How to prepare to study abroad: my financial journey

When I first became interested in study-abroad programmes, one of my biggest concerns was funding. After my first semester at the University of Texas at Austin, I had heard so many stories from my Korean professor about her students who had studied abroad.

Before attending college, going abroad had not been a goal for me. But as I studied a double major in Asian Studies and Asian Cultures and Languages, with a focus on Korea, I knew that studying abroad would help me become more immersed in my studies. 

After completing all the applications, I began to prepare myself financially, in case I was unable to get enough financial aid. I remember being disappointed when I got three scholarship rejection emails back to back, but I didn’t give up. I began saving all the money I could. I learned how to crochet so I could make some money on the side.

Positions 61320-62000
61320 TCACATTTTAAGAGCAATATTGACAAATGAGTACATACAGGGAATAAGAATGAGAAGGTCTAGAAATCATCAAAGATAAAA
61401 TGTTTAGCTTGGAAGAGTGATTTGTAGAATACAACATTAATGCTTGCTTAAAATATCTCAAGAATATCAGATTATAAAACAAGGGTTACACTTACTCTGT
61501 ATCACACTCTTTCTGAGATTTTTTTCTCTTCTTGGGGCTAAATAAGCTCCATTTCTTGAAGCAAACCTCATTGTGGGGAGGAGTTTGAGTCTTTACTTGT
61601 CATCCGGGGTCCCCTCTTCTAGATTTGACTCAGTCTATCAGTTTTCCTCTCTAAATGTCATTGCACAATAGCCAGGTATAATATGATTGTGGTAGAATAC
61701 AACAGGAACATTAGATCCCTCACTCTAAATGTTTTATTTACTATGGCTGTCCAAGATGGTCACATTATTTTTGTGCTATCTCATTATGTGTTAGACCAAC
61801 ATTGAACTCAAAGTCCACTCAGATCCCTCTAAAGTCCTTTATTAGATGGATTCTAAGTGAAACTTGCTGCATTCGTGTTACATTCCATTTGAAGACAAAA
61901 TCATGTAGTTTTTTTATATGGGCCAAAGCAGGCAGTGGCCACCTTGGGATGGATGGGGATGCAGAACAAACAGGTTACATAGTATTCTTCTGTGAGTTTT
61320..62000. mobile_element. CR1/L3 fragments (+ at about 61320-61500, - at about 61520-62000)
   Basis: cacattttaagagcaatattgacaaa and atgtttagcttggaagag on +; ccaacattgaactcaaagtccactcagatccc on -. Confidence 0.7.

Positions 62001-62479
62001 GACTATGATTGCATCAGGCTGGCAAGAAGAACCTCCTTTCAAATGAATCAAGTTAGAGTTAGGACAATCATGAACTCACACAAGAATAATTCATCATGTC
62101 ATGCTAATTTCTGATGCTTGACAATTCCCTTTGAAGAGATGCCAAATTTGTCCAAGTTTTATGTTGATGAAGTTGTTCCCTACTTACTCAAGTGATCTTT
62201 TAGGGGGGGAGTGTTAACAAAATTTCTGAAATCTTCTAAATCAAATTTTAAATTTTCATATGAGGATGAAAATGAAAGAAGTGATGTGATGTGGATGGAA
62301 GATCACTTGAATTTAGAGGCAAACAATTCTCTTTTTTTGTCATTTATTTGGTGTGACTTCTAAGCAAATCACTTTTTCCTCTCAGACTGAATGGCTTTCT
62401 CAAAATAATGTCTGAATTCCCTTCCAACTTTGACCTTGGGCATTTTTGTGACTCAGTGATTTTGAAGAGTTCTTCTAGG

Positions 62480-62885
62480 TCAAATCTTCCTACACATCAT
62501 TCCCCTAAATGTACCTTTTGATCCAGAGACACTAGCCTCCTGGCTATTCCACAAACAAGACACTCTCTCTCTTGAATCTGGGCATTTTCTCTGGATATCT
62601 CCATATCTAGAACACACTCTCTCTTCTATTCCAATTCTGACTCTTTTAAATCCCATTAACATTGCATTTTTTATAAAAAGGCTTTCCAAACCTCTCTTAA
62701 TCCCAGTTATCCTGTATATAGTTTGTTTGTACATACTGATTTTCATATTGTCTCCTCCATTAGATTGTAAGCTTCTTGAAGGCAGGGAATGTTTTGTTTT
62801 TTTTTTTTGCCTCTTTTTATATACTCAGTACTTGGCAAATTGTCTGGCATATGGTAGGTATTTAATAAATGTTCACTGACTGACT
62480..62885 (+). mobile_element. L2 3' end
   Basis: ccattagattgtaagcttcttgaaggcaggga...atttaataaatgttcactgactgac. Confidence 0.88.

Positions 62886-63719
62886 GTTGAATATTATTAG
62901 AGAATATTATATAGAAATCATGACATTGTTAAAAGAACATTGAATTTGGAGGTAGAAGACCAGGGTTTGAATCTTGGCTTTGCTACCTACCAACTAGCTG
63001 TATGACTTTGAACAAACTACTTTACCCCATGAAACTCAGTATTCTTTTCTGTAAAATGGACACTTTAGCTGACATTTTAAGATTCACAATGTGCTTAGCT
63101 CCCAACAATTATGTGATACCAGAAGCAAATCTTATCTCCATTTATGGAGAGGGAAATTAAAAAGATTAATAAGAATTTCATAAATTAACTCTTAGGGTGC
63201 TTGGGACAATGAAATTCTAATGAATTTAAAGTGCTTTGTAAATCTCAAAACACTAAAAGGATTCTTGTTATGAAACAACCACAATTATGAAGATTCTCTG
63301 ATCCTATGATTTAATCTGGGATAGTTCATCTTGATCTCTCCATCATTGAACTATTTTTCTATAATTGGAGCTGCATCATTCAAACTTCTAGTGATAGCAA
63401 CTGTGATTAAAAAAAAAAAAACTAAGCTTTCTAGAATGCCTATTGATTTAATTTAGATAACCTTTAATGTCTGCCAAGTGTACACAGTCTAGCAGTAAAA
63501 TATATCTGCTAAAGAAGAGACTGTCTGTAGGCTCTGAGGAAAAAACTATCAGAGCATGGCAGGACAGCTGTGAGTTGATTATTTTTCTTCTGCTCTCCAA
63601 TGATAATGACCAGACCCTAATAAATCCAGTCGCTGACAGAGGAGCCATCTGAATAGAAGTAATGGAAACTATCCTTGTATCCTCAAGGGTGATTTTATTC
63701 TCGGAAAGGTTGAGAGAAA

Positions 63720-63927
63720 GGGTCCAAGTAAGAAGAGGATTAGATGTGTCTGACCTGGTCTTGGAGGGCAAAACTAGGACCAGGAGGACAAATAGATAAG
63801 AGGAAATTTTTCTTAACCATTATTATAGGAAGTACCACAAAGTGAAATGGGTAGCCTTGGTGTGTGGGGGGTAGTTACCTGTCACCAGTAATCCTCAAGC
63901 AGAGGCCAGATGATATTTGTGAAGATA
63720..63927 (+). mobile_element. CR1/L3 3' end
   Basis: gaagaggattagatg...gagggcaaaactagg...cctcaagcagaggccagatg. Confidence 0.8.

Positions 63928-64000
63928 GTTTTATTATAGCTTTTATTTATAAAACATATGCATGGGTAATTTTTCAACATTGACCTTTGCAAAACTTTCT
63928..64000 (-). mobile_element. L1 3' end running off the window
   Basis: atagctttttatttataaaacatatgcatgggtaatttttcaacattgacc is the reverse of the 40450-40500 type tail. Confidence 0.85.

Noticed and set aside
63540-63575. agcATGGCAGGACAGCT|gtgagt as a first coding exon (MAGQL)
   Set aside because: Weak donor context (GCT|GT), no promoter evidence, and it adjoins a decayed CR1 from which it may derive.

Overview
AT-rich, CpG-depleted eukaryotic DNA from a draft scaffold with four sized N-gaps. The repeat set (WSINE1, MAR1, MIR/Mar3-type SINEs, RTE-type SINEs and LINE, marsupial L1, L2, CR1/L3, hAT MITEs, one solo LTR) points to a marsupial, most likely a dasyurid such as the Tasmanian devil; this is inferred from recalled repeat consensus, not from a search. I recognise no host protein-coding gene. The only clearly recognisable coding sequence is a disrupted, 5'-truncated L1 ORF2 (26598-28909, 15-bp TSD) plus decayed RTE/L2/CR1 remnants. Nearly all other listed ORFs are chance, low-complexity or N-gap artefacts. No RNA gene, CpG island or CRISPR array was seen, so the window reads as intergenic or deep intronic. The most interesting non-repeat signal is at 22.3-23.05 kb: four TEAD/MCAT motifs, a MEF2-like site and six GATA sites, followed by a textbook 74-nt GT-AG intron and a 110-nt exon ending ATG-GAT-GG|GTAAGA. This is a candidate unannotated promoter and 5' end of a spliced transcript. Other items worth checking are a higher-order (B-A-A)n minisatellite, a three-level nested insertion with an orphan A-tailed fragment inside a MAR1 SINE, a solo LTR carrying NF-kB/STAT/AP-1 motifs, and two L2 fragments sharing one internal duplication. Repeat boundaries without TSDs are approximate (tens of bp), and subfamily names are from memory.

I also tried to take into consideration the popularity of the area and the university that I wanted to study at since these processes can be quite competitive and require some prerequisites. For example, my target university, Seoul National University, needed a minimum of 3.0 grade point average (GPA) and one year of college-level Korean.

So here are my tips to help you through this process. 

Start those applications 

The most effective way to approach finding multiple forms of funding is to organise application deadlines and start applying as soon as possible. Most scholarship applications have deadlines that are due at the same time (or even sooner) than the university application deadlines. I found this out the hard way, so I had lots of cramming and emails to write. 

Write down all the deadline dates and keep checking them to make sure you don’t have to cram all your application writing into one week. 

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